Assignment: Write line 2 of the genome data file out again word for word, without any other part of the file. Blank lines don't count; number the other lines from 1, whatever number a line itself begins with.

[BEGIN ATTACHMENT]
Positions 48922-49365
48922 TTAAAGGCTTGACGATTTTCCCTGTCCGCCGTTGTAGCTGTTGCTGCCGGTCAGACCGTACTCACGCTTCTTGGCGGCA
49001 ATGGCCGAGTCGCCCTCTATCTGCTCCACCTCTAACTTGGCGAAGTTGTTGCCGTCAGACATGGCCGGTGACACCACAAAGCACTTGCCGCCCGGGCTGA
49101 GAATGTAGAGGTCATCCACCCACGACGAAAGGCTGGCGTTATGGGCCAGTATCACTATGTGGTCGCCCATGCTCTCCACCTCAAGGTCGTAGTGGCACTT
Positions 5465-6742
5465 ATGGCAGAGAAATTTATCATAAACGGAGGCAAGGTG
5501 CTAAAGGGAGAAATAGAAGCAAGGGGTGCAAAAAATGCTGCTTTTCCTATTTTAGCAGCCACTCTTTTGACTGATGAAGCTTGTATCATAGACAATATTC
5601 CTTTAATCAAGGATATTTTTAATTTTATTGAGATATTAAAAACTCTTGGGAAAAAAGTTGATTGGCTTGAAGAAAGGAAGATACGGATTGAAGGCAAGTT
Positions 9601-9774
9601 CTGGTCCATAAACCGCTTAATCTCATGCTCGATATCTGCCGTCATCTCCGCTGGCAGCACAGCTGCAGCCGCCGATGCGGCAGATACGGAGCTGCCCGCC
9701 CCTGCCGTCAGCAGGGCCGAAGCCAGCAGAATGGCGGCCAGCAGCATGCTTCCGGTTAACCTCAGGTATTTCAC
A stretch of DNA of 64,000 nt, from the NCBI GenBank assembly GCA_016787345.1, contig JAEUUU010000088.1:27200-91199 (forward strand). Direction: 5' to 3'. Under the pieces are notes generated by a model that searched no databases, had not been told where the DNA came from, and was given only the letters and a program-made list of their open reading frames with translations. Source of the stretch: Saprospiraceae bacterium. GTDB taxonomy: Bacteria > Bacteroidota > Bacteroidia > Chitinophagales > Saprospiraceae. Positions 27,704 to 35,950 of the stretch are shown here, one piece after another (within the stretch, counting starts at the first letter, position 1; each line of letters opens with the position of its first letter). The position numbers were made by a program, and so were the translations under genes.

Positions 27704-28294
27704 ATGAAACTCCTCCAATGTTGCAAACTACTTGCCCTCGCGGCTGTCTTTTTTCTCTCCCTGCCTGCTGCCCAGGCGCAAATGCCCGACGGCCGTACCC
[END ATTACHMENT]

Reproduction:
48922 TTAAAGGCTTGACGATTTTCCCTGTCCGCCGTTGTAGCTGTTGCTGCCGGTCAGACCGTACTCACGCTTCTTGGCGGCA